There was a heavy police presence at the climate camp, many protestors complained of police attempts to harass and intimidate the campaigners. Police were using anti-terror laws to stop and search protestors. I myself was detained under the terrorism act and searched, my camera taken off me. The police literally attacked me for my camera, four of them grabbed my arms in an attempt separate the camera from my grasp. They were unable to since I am extremely strong – it’s down to my mums chapattis- finally after negotiating with them, they let me go and I gave then my camera because they told me I had to under the terrorism act. The police proceeded to delete some of my pictures. I told the police I was a journalist but they carried on anyway and when they finally handed back my camera, the police denied deleting any pictures! When reading through my form that the police handed me, the reason stated for me being stopped was ‘fits profile’ when writing this the officer stopped and showed hesitation but then continued adding ’of protestors at climate camp’. It seems that the government and police fear eco-terrorists, this would explain the use of draconian laws to stop and harass climate camp campaigners.

However there was a friendly atmosphere within the camp and the mood remained up beat. We were joined by the independent journalist Johann Harri, and the author George Monbiot. Workshops ranged from activism to super gluing techniques. One of the workshops that was well attended was the ‘faith and environmentalism’ workshop which was run by Ifees (Islamic foundation for ecological and environmental studies). People were intrigued to how religion and spirituality can play a role in environmental activism.

The climate camp was more than just compost toilets, tents and vegan food, it had a very serious message. Activists recognise that climate change is just a number of problems that we are facing at this current point in time. As governments spend billions on war, leaving peoples to suffer with the consequences of depleted uranium, where corporations are able to act with impunity, there seems to be no accountability to the people of this world. At the climate camp many activists acknowledged that the root cause of all our problems is Capitalism. In my opinion, it is the capitalist market that allows corporations to influence and control governments, allowing them to pollute the Earth. It is the capitalist system that breeds the oppression and injustice around the world. We are witnessing a battle for the world’s resources. The world is running out of oil and there is an ever increasing demand for clean drinking water. We must first acknowledge the threat that we are facing as a society and human race, and then set out to tackle the root causes.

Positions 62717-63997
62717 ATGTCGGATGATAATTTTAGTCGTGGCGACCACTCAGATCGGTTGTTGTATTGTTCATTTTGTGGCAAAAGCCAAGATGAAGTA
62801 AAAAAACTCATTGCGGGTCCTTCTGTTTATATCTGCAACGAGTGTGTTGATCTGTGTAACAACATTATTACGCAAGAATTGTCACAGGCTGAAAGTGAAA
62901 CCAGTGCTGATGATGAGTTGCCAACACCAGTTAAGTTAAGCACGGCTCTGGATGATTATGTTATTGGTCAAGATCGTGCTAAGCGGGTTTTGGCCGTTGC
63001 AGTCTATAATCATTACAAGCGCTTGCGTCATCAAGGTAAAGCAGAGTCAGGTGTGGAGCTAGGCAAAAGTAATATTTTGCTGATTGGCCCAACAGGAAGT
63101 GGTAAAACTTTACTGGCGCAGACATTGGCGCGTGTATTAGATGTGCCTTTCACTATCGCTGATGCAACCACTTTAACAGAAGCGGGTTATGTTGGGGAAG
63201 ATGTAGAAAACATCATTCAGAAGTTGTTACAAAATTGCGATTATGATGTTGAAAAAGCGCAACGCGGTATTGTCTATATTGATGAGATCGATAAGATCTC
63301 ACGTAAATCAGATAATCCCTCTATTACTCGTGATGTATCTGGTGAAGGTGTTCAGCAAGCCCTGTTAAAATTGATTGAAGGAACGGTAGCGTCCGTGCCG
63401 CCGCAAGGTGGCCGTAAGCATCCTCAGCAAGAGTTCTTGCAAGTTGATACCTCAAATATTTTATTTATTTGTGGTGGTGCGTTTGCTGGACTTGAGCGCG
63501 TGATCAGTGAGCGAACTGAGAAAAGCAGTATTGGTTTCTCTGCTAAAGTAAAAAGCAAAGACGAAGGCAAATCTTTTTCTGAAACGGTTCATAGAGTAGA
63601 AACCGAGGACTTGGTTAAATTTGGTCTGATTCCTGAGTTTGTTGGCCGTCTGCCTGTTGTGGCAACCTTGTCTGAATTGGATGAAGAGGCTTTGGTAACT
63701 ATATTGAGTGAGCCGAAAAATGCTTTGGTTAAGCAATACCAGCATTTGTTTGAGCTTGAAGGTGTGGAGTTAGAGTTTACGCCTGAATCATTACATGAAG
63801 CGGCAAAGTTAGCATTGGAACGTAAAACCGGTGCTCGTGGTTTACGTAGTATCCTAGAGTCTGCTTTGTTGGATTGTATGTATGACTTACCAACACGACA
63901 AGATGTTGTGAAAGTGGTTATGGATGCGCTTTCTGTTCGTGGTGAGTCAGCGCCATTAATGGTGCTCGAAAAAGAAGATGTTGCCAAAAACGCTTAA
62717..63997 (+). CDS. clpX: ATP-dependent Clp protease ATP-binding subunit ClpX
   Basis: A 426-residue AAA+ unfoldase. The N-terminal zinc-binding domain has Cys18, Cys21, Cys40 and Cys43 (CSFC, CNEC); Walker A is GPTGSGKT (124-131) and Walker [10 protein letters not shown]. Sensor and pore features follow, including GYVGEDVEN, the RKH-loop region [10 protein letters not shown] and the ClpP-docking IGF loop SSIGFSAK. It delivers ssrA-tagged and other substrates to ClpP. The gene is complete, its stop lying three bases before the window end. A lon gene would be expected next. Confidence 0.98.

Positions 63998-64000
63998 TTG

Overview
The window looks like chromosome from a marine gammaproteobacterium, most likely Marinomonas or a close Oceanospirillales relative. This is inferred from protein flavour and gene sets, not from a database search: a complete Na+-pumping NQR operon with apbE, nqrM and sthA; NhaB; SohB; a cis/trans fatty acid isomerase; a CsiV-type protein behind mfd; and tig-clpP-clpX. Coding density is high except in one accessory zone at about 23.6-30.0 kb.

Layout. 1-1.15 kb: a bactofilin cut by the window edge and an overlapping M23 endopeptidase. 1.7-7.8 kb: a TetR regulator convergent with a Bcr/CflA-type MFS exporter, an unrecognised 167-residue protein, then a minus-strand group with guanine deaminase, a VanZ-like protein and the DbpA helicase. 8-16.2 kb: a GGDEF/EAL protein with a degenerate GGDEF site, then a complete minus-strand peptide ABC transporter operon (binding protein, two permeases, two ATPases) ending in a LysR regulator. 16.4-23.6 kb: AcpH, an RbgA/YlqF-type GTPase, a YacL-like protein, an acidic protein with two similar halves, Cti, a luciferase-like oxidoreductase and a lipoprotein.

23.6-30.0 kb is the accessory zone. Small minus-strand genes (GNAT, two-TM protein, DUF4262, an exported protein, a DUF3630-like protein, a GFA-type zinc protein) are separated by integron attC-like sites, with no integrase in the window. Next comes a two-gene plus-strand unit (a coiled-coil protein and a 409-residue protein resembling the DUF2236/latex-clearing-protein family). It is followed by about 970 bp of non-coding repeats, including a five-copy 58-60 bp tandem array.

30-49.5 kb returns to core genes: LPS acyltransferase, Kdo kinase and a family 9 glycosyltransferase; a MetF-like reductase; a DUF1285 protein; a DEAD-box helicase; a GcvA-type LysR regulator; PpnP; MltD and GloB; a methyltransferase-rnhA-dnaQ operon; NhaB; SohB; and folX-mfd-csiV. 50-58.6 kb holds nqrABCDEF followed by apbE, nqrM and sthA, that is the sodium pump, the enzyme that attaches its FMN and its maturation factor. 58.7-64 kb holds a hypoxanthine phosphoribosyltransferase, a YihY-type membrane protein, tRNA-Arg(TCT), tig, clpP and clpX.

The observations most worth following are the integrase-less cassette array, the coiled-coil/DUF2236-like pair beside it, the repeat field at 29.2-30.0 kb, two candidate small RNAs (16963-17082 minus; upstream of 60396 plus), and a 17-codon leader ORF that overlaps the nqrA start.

All in all, I enjoyed my self, and will defiantly be attending the next climate camp, that is as long as I am not detained or arrested for fitting the ‘profile’. Perhaps the Muslim community was just a testing ground for the anti-terror laws the real target was any voices of dissent – activists of any kind.


Tuesday, 4 September 2007

Out of the armchair (2nd hand of course)...

In the last few months I have decided to increase my support for environmental issues beyond being an armchair supporter,(mind you even that's second hand so I'm trying) and have started attending Friends of the Earth meetings and getting involved with campaigns and events. Something I hadn't reckoned on as part of my Foe participation was the overwhelming volume of emails I would receive and whilst making me feel quite popular my inbox is feeling the strain. One email was about a transport survey by Transport 2000 which I decided to take the time to fill in. I am sometimes a bit reticent to fill in endless surveys, questionnaires and petitions when I never seem to find out the outcomes of these , but as my husbands bike had been stolen from our local train station I had an axe to grind. Especially as in the words of a high street bank advert he was told "it doesn't work like that" when he asked if the CCTV footage of the "secure " bike facilities where his bike had been kept would be viewed. Ooh it still rankles can you tell. Anyhow back to the point. On Friday morning I was eating my museli and reading the Walsall Chronicle when would you believe my comments were listed on the front page under the headline "Station Listed Amongst Worst." Ok my description was "One woman said" , but I know its me, and how exciting to know that all this information we give actually goes somewhere. So does this mean I'll be more receptive to those clipboard wielding types on the high street hmmm maybe just maybe as long as: it isn't raining, my bags aren't too heavy, I'm not running late for work.

Sarah Wiley